To show the true face of Hungarians, strengthen Hungary’s image, and provide journalists with genuine information on what is actually happening in Hungary, this our aims with the event –E. Sylvester Vizi, the Chair of the Board of Trustees of the Friends of Hungary Foundation, said at the opening of the international journalists’ conference.
Journalists from various renowned news sources arrived from ten different countries to Budapest for the Hungary at First ‘Site’ Conference. E. Sylvester Vizi, head of the Friends of Hungary Foundation and former president of the Hungarian Academy of Sciences, said: this event seeks to help foreigners gain a better understanding of Hungary and Hungarian politics.
Vizi also spoke of the Foundation which was established 12 years ago in Los Angeles with founders including Nobel prize winner György Oláh, Sándor Lámfalussy (also known as the father of the euro), former governor of New York George Pataki, and Alfréd Paszternák, Holocaust survivor and professor of gynecology.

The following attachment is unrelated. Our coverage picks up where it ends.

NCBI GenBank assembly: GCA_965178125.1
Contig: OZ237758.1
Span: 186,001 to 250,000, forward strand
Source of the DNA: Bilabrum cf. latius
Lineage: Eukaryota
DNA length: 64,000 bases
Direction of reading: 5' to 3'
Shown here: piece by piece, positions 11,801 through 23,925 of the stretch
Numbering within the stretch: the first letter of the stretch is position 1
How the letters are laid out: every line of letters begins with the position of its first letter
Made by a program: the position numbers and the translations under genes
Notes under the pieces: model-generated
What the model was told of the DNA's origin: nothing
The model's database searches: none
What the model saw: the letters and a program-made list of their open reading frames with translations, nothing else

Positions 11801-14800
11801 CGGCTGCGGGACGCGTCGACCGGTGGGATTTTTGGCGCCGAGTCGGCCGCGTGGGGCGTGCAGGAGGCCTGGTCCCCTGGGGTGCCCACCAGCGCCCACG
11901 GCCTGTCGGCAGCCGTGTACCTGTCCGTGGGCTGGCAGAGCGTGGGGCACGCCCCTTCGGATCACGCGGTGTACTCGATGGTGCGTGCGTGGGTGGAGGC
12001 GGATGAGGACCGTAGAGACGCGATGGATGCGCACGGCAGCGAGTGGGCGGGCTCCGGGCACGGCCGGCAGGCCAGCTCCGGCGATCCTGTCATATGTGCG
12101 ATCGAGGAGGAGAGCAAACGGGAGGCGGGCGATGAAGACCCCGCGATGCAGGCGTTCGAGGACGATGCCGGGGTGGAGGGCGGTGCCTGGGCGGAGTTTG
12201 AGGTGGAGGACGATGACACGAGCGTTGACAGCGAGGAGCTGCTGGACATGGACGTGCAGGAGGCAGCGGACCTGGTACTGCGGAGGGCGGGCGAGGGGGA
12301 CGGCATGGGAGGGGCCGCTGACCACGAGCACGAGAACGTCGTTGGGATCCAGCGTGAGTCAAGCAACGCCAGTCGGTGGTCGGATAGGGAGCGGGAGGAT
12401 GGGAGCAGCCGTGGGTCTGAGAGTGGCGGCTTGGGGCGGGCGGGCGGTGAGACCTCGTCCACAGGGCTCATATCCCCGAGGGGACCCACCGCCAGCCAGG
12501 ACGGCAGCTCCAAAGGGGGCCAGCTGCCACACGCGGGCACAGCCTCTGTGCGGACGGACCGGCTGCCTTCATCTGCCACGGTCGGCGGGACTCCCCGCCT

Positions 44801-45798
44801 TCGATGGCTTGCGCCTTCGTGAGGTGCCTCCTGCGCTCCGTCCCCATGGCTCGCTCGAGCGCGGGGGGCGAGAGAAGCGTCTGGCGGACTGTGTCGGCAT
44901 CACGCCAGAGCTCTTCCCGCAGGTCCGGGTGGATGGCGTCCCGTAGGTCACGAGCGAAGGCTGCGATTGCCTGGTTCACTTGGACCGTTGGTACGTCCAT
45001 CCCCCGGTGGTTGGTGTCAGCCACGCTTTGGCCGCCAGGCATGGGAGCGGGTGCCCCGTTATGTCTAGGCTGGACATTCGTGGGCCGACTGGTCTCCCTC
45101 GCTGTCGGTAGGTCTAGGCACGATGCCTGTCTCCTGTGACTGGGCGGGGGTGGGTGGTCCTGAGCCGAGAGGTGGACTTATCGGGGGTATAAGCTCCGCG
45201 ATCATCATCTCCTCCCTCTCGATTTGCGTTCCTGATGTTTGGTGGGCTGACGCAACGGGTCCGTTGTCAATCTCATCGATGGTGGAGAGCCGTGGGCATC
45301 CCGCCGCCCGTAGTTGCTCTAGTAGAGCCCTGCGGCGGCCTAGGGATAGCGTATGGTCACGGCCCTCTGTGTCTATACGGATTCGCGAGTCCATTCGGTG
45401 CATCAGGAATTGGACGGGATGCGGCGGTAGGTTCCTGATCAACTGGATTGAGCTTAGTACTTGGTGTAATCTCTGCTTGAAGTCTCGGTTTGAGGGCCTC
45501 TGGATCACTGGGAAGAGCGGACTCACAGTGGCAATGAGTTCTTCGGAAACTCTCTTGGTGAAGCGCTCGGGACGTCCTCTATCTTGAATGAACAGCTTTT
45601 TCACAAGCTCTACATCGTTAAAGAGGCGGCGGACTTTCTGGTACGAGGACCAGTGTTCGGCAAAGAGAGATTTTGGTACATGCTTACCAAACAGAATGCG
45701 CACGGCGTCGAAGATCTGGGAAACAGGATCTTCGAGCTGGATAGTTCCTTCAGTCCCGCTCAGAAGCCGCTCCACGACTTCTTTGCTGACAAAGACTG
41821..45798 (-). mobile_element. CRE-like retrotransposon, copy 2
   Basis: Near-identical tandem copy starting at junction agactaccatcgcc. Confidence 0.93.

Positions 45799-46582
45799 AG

Our members are Hungarians, or individuals with Hungarian roots, but also those who have no connection, they simply love the country, our music, our culture.”
E. Sylvester Vizi added addressing the October 23rd national holiday and in remembrance that in 1956 our country was the first to be able to defeat Russian troops, even if later on they crushed the revolution. It was also Hungary where the deconstruction of the iron curtain began 30 years ago, which German Chancellor Angela Merkel recently acknowledged.
Hungarian politics cannot be understood without history, says State Secretary Balázs Orbán